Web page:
Baseline retrobulbar blood flow is associated with both functional and structural glaucomatous progression after 4 years

Nicholas A. Moore, Alon Harris, Scott Wentz, Alice Chandra Verticchio Vercellin, Priyanka Parekh, Joshua Gross, Rehan M. Hussain, Claudia Thieme, Brent Siesky

Research output: Contribution to journalArticle

9 Citations (Scopus)

Abstract

Background/aims Previous studies suggest that vascular abnormalities are involved in the pathogenesis of open-angle glaucoma. This study aims to examine the relationship of baseline retrobulbar blood flow measurements with functional and structural glaucomatous progression in patients with open-angle glaucoma over 4 years. Methods In this study, 112 patients with open-angle glaucoma were examined at baseline and 78 with retrobulbar blood flow assessments were followed to 4 years. Colour Doppler imaging was used to evaluate retrobulbar blood flow. Structural disease progression was examined with optical coherence tomography and Heidelberg Retinal Tomography III. Functional disease progression was monitored with automated perimetry using Humphrey visual fields. Mixed-model analysis of covariance was used to test for significance of changes from baseline to 4-year follow-up. Two-sample t tests and ?2 tests were used to test for baseline blood flow differences between patients who progressed and those who did not progress. Results Patients who progressed structurally had a statistically significant lower baseline mean ophthalmic artery peak systolic velocity (PSV) (p=0.024) and ophthalmic artery end diastolic velocity (EDV) (p=0.012) compared with those who did not progress. Similarly, a lower baseline mean ophthalmic artery PSV ( p=0.031) and ophthalmic artery EDV ( p=0.005) were associated with patients who progressed functionally compared with those who did not progress after 4 years. Conclusions In this study population, lower baseline ophthalmic artery blood flow velocities were associated with simultaneous structural and functional glaucoma progression after 4 years.

Original languageEnglish (US)
JournalBritish Journal of Ophthalmology
DOIs
StateAccepted/In press - Jun 13 2016

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Ophthalmic Artery
Open Angle Glaucoma
Disease Progression
Visual Field Tests
Blood Flow Velocity
Optical Coherence Tomography
Hematologic Tests
Visual Fields
Glaucoma
Blood Vessels
Color
Tomography
Population

ASJC Scopus subject areas

  • Ophthalmology
  • Sensory Systems
  • Cellular and Molecular Neuroscience

Cite this

Baseline retrobulbar blood flow is associated with both functional and structural glaucomatous progression after 4 years. / Moore, Nicholas A.; Harris, Alon; Wentz, Scott; Vercellin, Alice Chandra Verticchio; Parekh, Priyanka; Gross, Joshua; Hussain, Rehan M.; Thieme, Claudia; Siesky, Brent.

In: British Journal of Ophthalmology, 13.06.2016.

Research output: Contribution to journalArticle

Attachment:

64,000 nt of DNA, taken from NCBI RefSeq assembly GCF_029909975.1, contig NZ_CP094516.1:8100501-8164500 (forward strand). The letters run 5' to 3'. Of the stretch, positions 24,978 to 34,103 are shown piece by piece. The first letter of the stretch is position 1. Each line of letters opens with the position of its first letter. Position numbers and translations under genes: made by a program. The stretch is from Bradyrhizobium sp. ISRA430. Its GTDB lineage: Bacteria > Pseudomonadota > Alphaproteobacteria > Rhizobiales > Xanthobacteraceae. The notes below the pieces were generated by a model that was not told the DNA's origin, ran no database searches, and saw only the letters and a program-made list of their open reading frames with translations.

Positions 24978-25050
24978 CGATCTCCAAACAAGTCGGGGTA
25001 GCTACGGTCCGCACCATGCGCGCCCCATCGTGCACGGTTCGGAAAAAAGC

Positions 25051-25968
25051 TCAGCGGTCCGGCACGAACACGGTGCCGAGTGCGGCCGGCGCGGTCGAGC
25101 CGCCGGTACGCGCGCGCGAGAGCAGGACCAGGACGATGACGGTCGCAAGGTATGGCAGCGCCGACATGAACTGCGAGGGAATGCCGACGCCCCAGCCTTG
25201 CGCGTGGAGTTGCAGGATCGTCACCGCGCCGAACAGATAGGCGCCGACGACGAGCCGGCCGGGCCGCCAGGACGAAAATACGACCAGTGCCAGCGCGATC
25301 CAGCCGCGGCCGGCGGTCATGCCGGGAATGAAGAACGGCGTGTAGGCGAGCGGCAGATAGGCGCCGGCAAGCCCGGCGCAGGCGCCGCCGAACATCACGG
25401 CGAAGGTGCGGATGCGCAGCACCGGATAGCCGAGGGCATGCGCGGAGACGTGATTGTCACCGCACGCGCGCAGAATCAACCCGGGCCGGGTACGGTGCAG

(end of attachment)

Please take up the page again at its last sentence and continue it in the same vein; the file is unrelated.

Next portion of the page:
Moore, Nicholas A. ; Harris, Alon ; Wentz, Scott ; Vercellin, Alice Chandra Verticchio ; Parekh, Priyanka ; Gross, Joshua ; Hussain, Rehan M. ; Thieme, Claudia ; Siesky, Brent. / Baseline retrobulbar blood flow is associated with both functional and structural glaucomatous progression after 4 years. In: British Journal of Ophthalmology. 2016.
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N2 - Background/aims Previous studies suggest that vascular abnormalities are involved in the pathogenesis of open-angle glaucoma. This study aims to examine the relationship of baseline retrobulbar blood flow measurements with functional and structural glaucomatous progression in patients with open-angle glaucoma over 4 years. Methods In this study, 112 patients with open-angle glaucoma were examined at baseline and 78 with retrobulbar blood flow assessments were followed to 4 years. Colour Doppler imaging was used to evaluate retrobulbar blood flow. Structural disease progression was examined with optical coherence tomography and Heidelberg Retinal Tomography III. Functional disease progression was monitored with automated perimetry using Humphrey visual fields. Mixed-model analysis of covariance was used to test for significance of changes from baseline to 4-year follow-up. Two-sample t tests and ?2 tests were used to test for baseline blood flow differences between patients who progressed and those who did not progress. Results Patients who progressed structurally had a statistically significant lower baseline mean ophthalmic artery peak systolic velocity (PSV) (p=0.024) and ophthalmic artery end diastolic velocity (EDV) (p=0.012) compared with those who did not progress. Similarly, a lower baseline mean ophthalmic artery PSV ( p=0.031) and ophthalmic artery EDV ( p=0.005) were associated with patients who progressed functionally compared with those who did not progress after 4 years. Conclusions In this study population, lower baseline ophthalmic artery blood flow velocities were associated with simultaneous structural and functional glaucoma progression after 4 years.

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